Chapter 6 | My First Horror | Blue Jackets

Chapter Six.

I was in a great state of excitement, and stood watching the vessel through my spyglass, longing for the distance to be got over and what promised to be a mystery examined. For a wreck was possible and a fire at sea equally so, but a ship ashore and burning seemed to be such an anomaly that the officers all looked as if they felt that we were on the high road to something exciting at last.

In fact, we had been so long on the station for the purpose of checking piracy, but doing nothing save overhaul inoffensive junks, that we were all heartily sick of our task. For it was not, as Smith said, as if we were always in some port where we could study the manners and customs of the Chinese, but for ever knocking about wild-goose chasing and never getting a goose.

“Plenty on board,” cried Barkins. “I say, Gnat, isn’t he a humbug? Ha, ha! Study the manners and customs! Stuffing himself with Chinese sweets and hankering after puppy-pie, like the bargees on the Thames.”

“Oh, does he?” cried Smith. “Who ate the fricassee of rats?”

“Oh, bother all that!” I said. “Here, Blacksmith, lend me your glass a minute; it’s stronger than mine.”

“Ho, ho!” laughed Barkins. “His! The wapping whacker! Why, it’s a miserable slopshop second-hand thing. You should have had mine. That was something like, before you spoiled it.”

“Here you are,” said Smith, lending me his glass. “It’s worth a dozen of his old blunderbuss.”

I took the glass and had a good long inspection of the large barque, which lay heeled over on the outlying reef of one of the many islands, and could distinctly see the fine curl of smoke rising up from the deck somewhere about the forecastle.

“Make out any one on board, Mr Herrick?” said a sharp voice behind me, and I started round, to find that my companions had gone forward, and the first lieutenant was behind me with his spyglass under his arm and his face very eager and stern.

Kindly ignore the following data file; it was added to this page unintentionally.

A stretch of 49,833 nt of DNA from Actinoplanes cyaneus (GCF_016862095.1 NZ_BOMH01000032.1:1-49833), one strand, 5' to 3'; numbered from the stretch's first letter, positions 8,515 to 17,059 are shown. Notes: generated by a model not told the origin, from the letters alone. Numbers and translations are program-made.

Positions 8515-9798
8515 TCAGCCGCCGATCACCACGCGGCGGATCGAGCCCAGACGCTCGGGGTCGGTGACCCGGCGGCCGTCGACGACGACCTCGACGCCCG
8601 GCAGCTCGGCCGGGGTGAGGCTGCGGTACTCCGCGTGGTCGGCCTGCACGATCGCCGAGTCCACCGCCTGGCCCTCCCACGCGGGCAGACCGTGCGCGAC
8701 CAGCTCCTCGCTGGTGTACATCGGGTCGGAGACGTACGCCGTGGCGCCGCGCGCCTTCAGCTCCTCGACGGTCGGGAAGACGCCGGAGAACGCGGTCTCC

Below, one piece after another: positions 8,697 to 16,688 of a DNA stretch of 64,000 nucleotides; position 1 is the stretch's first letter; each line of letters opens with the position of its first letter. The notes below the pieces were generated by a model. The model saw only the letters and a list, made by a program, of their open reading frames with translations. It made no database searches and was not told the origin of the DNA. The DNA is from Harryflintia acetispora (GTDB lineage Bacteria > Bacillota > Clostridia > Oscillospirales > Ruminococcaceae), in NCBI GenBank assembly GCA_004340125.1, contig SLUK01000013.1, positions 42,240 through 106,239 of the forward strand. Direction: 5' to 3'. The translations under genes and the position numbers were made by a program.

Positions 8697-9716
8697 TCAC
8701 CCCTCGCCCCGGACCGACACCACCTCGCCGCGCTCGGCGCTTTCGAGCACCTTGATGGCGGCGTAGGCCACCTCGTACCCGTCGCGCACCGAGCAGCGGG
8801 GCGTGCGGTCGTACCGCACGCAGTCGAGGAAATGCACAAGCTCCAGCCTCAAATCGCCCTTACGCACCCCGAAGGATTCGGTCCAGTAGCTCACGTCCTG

“No, sir; not a soul.”

“Nor signals?”


“No more can I,” my lad. “Your eyes are younger and sharper than mine. Look again. Do the bulwarks seem shattered?”

I took a long look.

“No, sir,” I said. “Everything seems quite right except the fore-topmast, which has snapped off, and is hanging in a tangle down to the deck.”

“But the fire?”

“That only looks, sir, as if they’d got a stove in the forecastle, and had just lit the fire with plenty of smoky coal.”

“Hah! That’s all I can make out. We’ve come to something at last, Mr Herrick.”

“Think so, sir?” I said respectfully.

“Sure of it, my lad;” and he walked off to join the captain, while just then Ching came up softly and pointed forward.

“Big ship,” he said. “Pilate; all afire.”

“Think so?”

Ching nodded.

“Hallo, Gnat, what does the first luff say?” asked Barkins, who joined us then.

“Thinks it’s a vessel cast ashore by the pirates.”

“Maybe. I should say it’s one got on the reef from bad seamanship.”

“And want of a Tanner on board to set them right,” said Smith.

“Skipper’s coming,” whispered Barkins; and we separated.

For the next hour all was eager watchfulness on board, as we approached very slowly, shortening sail, and with two men in the chains heaving the lead on account of the hidden reefs and shoals off some of the islands. But, as we approached, nothing more could be made out till the man aloft hailed the deck, and announced that he could read the name on the stern, Dunstaffnage, Glasgow. Another hour passed, during which the island, a couple of miles beyond, was swept by glass after glass, and tree and hill examined, but there was no sign of signal on tree or hill. All was bare, chilly, and repellent there, and we felt that the crew of the vessel could not have taken refuge ashore.

At last the crew of a boat was piped away, and, as I was gazing longingly at the men getting in under the command of Mr Brooke, a quiet, gentlemanly fellow, our junior lieutenant, Mr Reardon said, as he caught my eye—

“Yes; go.”

I did not wait for a second order, you may be sure, but sprang in, and as the Teaser was thrown up in the wind with her sails flapping, it being deemed unsafe to go any nearer to the barque, the little wheels chirrupped, and down we went, to sit the next moment lightly upon a good-sized wave which rose up as if to receive us; the falls were cast off, the oars dropped, and the next minute we glided away towards the stranded vessel.

“Quite a treat to get a bit of an adventure, eh Herrick?” said Mr Brooke.

“Yes, sir. Been slow enough lately.”